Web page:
For Steve Aoki, almost nothing is off limits.
The producer, DJ and founder of Dim Mak Records is known for his on stage shenanigans — like throwing large sheet cakes into his audiences and dousing the front rows with magnum bottles of pricey champagne. But he’s also set several random Guinness World Records for things like being the most traveled musician in one year, playing 161 shows in 41 countries in 2012. He also holds the record for the most people simultaneously holding and lighting glow sticks at the show at one time.
Back in 2013, he set a record for having the longest and loudest crowd cheer after having Kid Cudi come out to perform “Pursuit of Happiness” at a show at the Shrine Expo Hall in Los Angeles.
And he plans on bringing that same type of big energy back to the Shrine when he takes over on Friday, March 10.
DJ Steve Aoki will headline the Shrine Auditorium and Expo Hall in Los Angeles on March 10. (Photo by Mike Coppola, Getty Images for ASICS America)
DJ Steve Aoki will headline the Shrine Auditorium and Expo Hall in Los Angeles on March 10. (Photo by Emma McIntyre, Getty Images for SHEIN Together Fest 2021)
“I’ve had probably the most epic moments of artists coming out at the Shrine,” Aoki shares with a laugh during a recent phone interview. “There’s so many memories I’ve made through the years at that venue, and Los Angeles is where my career started. It was home for so long, so it’s always a big one for me. The last time I played there, Vin Diesel came out on stage to cake me. So you really never know what’s going to happen, and it’s always last minute and impromptu, but that makes it even better.”
After finishing a whopping 250 shows in 2022, with plans to do that same number or more this year, Aoki’s out on the road supporting his latest album, “HiROQUEST: GENESIS,” which dropped in September. It’s also the fastest-selling tour he’s done in his 16-year touring career, he reports. The record dives deep into Aoki’s angsty rock past, tapping into guitar and punk-driven melodies and it features acts like Taking Back Sunday, Sueco and Grandson.
Pulled together during the height of the COVID-19 shutdowns, it was a chance for the now 45-year-old DJ to get in touch with his roots, pick up a guitar and jam, forming what turned out to be a 25-track record. It’s not all punk either, as Aoki easily sways between pop, country and Latin reggaeton, mixed with his classic EDM style.
“I’m always going to be informed by my environment,” he said. “And usually, I’m just touring a lot and while touring, I just see what’s culturally relevant or what’s happening in my circle. But because I had to reset during the pandemic, it was just me picking up a guitar more often than I ever did and experimenting.”
“The affinity to find rock singers aligned when I started to go on that path and the highway started filling up with artists,” he continued. “I’m an A&R man at heart and an explorer by nature, so anything that will make me stop in my tracks is what I like to create with. So I was looking not only for the veterans, but the new generation that was doing something different. Working on the album just brought me back to being in a band again.”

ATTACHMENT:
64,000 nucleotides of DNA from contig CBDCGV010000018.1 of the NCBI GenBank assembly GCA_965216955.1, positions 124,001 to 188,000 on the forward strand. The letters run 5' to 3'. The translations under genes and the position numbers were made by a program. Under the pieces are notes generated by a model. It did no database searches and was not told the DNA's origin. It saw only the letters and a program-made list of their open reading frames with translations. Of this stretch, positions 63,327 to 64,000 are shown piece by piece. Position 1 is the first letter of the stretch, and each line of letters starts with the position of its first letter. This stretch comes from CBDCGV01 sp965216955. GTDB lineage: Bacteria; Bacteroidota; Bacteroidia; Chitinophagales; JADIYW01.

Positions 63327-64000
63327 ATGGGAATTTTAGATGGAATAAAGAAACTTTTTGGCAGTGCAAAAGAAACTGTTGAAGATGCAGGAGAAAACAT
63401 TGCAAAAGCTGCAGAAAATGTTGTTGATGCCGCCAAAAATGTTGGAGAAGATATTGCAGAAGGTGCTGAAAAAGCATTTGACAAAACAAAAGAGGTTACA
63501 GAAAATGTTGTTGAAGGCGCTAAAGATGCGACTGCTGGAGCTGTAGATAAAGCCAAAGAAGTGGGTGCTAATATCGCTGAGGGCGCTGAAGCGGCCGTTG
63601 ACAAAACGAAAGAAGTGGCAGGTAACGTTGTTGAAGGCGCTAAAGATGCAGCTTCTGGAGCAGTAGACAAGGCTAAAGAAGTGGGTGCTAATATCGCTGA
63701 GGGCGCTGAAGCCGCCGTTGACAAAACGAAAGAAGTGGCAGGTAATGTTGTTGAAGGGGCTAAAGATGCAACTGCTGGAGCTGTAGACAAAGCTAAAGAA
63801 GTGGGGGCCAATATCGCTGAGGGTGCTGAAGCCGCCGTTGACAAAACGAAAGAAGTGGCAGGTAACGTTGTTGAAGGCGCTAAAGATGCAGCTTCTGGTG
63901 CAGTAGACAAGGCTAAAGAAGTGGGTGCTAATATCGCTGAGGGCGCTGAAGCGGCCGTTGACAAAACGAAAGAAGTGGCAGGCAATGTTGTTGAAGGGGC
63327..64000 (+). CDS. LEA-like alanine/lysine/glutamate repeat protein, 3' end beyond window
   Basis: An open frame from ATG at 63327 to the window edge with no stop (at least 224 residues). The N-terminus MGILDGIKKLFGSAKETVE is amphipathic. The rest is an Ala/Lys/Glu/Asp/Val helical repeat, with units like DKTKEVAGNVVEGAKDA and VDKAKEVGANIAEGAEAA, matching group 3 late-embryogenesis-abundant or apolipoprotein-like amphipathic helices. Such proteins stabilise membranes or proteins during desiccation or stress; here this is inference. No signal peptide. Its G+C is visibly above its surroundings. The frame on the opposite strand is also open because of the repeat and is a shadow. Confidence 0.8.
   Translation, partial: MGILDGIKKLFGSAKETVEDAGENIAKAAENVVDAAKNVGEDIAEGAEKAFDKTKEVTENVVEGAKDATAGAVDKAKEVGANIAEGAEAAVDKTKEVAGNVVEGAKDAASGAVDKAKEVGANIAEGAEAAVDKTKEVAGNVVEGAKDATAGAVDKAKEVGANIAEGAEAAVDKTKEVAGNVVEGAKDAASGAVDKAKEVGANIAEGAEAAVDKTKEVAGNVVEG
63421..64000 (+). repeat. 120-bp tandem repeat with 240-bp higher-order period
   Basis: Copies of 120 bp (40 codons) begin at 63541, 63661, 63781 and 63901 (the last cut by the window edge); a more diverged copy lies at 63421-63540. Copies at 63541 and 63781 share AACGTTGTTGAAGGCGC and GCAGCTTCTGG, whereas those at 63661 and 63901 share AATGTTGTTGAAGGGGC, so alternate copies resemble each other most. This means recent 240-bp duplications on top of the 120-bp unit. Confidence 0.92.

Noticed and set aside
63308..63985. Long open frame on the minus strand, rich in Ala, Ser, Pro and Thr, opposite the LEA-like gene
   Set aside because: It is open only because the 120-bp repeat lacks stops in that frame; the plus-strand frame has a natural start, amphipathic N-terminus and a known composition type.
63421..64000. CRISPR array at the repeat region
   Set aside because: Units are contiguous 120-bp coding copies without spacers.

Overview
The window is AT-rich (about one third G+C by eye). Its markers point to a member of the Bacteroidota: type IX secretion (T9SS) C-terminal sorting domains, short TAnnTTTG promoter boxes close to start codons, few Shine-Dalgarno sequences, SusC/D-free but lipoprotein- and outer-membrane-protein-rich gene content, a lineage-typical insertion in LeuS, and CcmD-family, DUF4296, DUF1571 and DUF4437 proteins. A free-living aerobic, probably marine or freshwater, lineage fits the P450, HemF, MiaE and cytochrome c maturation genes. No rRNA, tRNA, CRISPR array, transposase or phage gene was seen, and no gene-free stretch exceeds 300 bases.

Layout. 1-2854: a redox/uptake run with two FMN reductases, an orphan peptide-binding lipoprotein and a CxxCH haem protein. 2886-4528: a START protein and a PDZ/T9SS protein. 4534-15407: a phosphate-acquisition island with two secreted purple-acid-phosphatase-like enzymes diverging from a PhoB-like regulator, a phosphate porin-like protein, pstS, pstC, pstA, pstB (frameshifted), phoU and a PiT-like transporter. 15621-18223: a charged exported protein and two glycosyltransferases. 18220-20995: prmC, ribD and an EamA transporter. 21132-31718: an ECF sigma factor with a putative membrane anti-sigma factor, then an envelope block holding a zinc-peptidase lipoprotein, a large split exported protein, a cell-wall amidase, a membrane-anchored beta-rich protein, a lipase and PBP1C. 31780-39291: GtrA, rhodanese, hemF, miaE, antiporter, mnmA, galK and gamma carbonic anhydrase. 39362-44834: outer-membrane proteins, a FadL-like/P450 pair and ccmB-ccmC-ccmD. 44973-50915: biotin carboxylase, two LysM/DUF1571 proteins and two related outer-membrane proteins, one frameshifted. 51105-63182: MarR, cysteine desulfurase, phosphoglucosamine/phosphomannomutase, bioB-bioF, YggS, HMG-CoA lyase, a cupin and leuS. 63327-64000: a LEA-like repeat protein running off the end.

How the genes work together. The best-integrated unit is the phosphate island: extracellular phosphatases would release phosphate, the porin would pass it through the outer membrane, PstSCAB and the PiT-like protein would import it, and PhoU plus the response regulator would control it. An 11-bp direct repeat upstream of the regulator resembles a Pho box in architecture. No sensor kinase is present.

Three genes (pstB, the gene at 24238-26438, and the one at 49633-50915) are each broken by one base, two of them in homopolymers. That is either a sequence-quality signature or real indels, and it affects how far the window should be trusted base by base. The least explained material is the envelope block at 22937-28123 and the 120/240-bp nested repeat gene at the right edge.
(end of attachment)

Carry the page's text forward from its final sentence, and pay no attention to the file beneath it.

Before Aoki became one of the highest-grossing EDM artists in the world, he was part of the hardcore and punk scenes in Orange County, which ultimately lead to the birth of his Los Angeles-based Dim Mak Records in 1996. The label first took flight by releasing records from alternative acts like Bloc Party, The Kills and MSTRKRFT. Dim Mak Tuesdays were also part of the early scene, where up-and-coming acts like Lady Gaga and friends Kid Cudi and Kanye West, would take the stage during these intimate events with a house party vibe.
More than ever, Aoki ensures that the next round of upcoming artists are cared for with Latin imprint of the record label, Dim Mak En Fuego. Since 2020, Aoki has enlisted Latin acts like AQUIHAYAQUIHAY, Andrekza Andreina, 2DEEP and La Favi to come on board.
Instead of the standard Dim Mak routine where new records are pumped out almost every week, Aoki’s more concerned about the overall progression of the artists themselves, he said.
“When you start to work with a certain sound or movement, you realize how much is out there, and that’s what exactly happened when I began to work in the Latin space,” Aoki said. “When I discovered some of these artists, I realized it’s not about having them as features on my songs, but rather that they needed their own platform. That was really the seed of how I grew Dim Make En Fuego. I knew I wanted to make this differently to scale their music to a global audience. I knew if we did it through Dim Mak, we wouldn’t have the same impact if we just started another label. There is such a healthy community that supports it, and I love watching them blossom and do their thing.”
As an explorer, Aoki plans to travel to the moon, too. He was selected among eight others to join a commercial space flight around the moon on Elon Musk’s SpaceX Starship spacecraft, set to take off later this year. Japanese billionaire Yusaku Maezawa comprised the mission with all expenses paid for. Although Aoki can’t spill too much on the forthcoming mission, he’s focused on gratitude and living life to the fullest, in space or on Earth.
“It’s still a dream to me that it’s actually happening, but like most things in life, you don’t know if it’s going to happen until you’re actually in the starship,” he said with a chuckle. “I never take anything for granted. I always remind myself that this could end and anything can happen, so you have to give it all you’ve got. I get emotional when I think about it, but when I get into the actual modality of gratitude and being alive, anything is possible.”
Steve Aoki When: 9 p.m. Friday, March 10
Where: Shrine Expo Hall, 665 W. Jefferson Blvd., Los Angeles
Tickets: $39.50-$49.50 at axs.com.